Mission 3: The Roman's Blunder.

This was pretty hard to find considering the mission's nature - but there has been a precedent in history it seems.

Go under the section The King of Kings and look for the defeat of the roman legions.

Excerpt:
Tigran knew that he had the support of the Army, especially the Armenian Cavalry, that was fiercely loyal to Tigran. It is interesting to note here that Plutarch considered the entry of the Roman general into Greater Armenia a military blunder, since the highlanders were prepared to fight to the death, shoulder to shoulder -- with the regular Imperial Army -- from their impregnable highlands . He wrote "He [Lucullus] seemed to be making a reckless attack, and one admitted on no saving calculation, upon warlike nations, countless thousands of horsemen, and a boundless region surrounded by deep rivers and mountains covered with perpetual snow."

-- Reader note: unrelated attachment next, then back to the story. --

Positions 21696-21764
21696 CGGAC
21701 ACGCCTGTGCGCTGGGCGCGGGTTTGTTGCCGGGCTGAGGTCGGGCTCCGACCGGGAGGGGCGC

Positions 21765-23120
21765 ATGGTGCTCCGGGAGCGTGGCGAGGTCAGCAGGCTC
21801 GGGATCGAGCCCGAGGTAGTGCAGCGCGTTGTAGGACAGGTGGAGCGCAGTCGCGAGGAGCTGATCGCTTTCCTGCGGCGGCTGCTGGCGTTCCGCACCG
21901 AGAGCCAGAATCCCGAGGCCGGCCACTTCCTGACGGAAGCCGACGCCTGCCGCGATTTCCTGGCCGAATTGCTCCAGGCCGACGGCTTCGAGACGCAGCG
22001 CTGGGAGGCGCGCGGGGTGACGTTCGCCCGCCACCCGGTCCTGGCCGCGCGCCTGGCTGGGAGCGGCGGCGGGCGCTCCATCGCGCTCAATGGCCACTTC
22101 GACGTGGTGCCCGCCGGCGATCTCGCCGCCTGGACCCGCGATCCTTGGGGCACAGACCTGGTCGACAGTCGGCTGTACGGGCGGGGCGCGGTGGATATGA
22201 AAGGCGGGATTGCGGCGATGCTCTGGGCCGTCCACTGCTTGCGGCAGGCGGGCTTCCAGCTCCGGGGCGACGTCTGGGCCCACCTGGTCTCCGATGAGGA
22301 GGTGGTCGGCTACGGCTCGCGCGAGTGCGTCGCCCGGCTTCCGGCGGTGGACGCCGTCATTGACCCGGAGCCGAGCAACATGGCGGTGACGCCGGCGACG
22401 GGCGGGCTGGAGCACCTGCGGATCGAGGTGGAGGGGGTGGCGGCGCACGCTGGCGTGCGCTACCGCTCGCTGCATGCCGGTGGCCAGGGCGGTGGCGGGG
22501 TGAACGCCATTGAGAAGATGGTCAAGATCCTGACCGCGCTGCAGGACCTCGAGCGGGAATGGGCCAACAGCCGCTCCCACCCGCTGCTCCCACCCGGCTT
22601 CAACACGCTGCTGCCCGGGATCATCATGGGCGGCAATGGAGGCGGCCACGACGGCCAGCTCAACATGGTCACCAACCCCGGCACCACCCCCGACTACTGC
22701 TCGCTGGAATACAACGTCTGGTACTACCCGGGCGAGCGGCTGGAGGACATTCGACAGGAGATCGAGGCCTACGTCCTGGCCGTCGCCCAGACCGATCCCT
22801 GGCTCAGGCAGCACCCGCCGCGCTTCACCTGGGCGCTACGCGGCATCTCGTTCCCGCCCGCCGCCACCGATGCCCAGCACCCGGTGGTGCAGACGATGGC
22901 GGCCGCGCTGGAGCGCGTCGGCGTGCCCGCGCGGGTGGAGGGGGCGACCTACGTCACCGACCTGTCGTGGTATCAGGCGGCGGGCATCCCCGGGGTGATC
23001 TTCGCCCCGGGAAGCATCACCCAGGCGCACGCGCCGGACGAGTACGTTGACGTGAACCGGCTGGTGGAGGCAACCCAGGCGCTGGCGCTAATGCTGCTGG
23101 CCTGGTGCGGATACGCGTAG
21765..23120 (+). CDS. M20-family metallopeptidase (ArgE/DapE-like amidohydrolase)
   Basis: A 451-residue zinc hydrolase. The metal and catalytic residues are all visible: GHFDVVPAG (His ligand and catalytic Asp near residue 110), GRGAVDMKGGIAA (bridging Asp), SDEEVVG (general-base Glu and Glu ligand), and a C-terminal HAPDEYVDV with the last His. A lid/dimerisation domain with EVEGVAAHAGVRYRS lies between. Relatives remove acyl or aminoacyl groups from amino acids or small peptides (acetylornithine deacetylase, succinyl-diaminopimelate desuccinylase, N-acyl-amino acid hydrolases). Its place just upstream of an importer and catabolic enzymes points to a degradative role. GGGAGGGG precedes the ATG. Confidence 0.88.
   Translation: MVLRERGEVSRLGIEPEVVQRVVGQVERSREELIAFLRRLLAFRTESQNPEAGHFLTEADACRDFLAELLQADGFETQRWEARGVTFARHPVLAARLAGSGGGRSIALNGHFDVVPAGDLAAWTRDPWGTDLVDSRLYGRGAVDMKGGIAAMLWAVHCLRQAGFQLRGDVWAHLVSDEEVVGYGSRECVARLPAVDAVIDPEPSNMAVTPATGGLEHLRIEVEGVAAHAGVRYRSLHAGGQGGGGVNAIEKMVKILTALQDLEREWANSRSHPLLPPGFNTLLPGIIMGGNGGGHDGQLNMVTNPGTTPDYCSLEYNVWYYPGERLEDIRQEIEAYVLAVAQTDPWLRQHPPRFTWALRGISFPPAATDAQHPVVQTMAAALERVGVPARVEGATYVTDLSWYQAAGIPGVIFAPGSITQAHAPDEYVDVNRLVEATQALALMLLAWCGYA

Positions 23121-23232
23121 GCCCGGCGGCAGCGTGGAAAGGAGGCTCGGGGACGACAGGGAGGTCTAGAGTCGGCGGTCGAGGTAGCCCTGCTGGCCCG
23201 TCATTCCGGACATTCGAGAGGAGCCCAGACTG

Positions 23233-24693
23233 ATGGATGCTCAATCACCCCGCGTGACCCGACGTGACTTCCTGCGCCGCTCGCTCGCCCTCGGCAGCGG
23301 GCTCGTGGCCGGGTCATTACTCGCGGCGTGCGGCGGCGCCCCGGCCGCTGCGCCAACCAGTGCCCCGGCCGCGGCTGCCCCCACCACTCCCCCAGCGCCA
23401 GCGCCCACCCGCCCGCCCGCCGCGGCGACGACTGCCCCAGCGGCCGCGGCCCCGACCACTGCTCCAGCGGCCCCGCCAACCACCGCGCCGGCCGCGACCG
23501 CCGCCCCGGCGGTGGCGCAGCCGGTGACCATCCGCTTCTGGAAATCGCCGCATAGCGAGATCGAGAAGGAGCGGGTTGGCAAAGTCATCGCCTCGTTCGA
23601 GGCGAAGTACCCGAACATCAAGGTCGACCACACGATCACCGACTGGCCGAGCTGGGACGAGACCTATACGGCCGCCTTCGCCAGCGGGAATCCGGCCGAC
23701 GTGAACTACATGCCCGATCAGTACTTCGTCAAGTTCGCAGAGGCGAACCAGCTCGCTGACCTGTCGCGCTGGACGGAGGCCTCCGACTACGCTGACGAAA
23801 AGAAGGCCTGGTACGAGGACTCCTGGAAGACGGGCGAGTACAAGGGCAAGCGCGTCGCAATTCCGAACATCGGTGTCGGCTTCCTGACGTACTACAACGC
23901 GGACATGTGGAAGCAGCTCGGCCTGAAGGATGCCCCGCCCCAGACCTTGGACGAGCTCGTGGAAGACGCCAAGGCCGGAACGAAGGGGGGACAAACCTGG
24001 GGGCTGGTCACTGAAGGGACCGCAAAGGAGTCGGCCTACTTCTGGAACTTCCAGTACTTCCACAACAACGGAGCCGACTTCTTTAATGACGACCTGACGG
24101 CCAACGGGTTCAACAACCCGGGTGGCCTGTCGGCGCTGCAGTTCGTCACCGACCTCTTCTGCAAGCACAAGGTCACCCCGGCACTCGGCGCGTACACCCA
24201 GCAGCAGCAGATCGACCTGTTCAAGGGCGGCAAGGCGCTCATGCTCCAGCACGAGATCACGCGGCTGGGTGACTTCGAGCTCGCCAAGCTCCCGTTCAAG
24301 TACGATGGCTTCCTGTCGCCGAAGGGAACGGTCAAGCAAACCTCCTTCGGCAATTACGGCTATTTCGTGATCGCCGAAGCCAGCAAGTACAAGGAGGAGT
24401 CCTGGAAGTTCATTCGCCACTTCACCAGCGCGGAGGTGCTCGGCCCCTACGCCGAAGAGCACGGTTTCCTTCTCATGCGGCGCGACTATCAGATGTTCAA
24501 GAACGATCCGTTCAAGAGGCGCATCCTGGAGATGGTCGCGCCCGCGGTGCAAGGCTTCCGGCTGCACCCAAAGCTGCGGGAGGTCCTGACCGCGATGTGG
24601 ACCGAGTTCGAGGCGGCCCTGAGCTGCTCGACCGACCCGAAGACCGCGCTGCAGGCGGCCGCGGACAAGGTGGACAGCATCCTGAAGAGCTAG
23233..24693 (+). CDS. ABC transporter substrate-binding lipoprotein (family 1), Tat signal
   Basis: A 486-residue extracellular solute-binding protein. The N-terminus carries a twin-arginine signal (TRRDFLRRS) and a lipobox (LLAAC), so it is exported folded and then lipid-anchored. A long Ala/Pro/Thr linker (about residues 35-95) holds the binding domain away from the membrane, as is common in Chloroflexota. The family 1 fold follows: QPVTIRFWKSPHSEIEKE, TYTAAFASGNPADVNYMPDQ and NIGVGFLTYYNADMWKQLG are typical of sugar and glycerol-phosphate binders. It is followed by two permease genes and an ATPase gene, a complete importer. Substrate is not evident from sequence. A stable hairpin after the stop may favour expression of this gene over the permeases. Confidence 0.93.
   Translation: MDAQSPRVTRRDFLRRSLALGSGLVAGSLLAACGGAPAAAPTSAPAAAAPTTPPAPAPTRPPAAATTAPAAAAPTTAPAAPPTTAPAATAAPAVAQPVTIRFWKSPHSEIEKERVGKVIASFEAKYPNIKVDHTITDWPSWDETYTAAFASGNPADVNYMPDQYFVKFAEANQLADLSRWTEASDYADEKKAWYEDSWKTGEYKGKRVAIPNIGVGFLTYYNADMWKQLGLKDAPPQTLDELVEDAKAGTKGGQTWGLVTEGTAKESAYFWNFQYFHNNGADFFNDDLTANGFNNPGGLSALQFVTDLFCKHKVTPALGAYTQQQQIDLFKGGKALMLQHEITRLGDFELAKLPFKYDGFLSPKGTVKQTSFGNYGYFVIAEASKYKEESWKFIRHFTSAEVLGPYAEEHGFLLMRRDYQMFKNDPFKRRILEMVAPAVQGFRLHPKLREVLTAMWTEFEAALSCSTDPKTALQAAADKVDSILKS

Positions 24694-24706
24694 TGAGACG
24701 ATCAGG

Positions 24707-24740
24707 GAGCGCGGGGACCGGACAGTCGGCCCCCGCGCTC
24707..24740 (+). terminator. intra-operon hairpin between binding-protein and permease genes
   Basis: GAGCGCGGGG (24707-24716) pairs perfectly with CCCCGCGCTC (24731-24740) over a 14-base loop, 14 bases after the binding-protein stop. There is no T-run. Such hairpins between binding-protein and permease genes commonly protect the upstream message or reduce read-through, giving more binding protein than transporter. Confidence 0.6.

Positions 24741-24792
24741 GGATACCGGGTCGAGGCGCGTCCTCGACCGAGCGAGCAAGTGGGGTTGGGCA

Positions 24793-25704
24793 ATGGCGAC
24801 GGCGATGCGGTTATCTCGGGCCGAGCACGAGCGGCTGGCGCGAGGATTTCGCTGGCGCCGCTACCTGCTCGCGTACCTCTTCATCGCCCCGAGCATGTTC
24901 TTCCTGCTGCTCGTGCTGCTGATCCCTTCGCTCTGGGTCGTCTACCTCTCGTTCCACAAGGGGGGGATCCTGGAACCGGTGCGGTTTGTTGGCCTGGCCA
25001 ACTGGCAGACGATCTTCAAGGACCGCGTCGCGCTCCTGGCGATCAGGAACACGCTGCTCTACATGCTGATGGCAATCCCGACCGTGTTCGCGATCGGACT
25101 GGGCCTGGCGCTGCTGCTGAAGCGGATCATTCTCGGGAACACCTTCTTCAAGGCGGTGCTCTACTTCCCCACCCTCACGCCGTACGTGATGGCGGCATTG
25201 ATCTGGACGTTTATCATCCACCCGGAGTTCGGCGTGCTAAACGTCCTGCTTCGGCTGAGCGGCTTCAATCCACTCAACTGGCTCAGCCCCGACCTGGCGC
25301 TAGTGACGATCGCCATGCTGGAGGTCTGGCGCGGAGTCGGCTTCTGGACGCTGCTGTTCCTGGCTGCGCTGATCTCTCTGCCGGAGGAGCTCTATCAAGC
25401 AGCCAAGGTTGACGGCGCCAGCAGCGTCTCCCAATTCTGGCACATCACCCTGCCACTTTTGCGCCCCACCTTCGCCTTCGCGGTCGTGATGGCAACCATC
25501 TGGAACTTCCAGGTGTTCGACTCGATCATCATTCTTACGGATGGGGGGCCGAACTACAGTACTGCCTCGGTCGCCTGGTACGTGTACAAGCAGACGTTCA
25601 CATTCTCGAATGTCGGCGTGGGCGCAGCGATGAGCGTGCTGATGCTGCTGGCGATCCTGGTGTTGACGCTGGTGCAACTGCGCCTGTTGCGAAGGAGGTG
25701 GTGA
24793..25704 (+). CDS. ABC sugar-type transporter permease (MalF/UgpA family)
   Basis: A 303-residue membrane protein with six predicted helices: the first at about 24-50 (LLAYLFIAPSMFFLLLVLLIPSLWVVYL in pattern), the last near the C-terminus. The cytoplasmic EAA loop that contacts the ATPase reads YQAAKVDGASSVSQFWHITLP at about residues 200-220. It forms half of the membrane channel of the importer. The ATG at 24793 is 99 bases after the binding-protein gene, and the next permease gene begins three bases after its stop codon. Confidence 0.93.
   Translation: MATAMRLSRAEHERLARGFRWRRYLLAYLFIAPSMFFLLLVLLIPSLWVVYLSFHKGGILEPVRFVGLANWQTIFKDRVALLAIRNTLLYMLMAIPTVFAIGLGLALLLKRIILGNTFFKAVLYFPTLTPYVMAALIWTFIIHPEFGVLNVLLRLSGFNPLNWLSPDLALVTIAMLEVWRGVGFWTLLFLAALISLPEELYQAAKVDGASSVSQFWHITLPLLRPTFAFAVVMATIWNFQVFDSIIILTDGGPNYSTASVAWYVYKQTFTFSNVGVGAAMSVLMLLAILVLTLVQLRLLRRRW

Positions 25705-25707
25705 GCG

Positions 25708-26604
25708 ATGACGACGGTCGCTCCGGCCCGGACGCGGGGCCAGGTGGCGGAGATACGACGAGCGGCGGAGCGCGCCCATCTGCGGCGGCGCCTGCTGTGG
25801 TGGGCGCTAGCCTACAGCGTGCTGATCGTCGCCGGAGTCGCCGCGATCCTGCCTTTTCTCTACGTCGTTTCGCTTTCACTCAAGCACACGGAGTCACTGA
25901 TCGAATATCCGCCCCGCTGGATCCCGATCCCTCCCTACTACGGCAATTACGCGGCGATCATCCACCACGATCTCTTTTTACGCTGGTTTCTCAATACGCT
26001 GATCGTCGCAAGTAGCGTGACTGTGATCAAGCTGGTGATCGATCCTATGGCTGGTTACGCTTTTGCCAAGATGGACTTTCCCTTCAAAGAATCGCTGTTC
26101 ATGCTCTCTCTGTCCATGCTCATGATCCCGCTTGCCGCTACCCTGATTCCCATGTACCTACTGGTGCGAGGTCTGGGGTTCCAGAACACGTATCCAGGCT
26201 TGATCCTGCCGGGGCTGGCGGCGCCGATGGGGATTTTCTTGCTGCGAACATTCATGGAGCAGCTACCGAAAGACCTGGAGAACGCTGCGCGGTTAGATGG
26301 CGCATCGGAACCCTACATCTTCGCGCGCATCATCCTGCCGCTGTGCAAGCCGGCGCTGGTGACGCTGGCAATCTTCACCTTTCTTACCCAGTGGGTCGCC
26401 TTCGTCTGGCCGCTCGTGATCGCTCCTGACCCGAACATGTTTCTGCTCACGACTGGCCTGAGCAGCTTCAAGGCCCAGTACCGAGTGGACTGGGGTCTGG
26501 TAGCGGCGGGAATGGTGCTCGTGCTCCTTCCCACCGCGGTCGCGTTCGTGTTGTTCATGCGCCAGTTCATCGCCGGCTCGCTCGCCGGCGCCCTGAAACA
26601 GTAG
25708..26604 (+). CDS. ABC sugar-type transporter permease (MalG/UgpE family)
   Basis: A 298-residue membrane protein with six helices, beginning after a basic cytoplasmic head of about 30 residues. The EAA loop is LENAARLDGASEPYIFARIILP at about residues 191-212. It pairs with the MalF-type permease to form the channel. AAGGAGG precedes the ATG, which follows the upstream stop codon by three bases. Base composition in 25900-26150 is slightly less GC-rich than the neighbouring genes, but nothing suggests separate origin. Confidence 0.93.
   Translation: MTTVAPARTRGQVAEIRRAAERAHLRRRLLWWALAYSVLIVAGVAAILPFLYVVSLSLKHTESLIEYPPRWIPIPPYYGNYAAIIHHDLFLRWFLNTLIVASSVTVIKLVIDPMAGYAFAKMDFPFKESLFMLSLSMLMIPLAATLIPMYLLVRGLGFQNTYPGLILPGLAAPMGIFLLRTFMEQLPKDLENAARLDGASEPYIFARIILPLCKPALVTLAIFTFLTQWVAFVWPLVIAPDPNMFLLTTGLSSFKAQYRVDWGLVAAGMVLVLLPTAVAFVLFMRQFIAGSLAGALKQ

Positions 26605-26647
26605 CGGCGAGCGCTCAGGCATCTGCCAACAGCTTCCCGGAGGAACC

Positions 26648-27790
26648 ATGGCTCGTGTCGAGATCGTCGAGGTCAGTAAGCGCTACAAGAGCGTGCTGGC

Mission 4 coming up in a bit, decided to post this now...
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Offline StratComm

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Some more research into FS2's vast depths....
The :v: story guys knew their history and mythology quite well.  Mission names aren't the likliest places for the casual gamer to see it, but it's sort of a mark of absolute completeness.  The names all have some meaning, even going back to FS1.  (Silent threat being the obvious exception, as it is to all things Freespace).  I'm glad people are realizing that, but it really isn't a relevation.
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Last edited by StratComm on 08-23-2027 at 08:34 PM

 

Offline Singh

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Quote
Originally posted by StratComm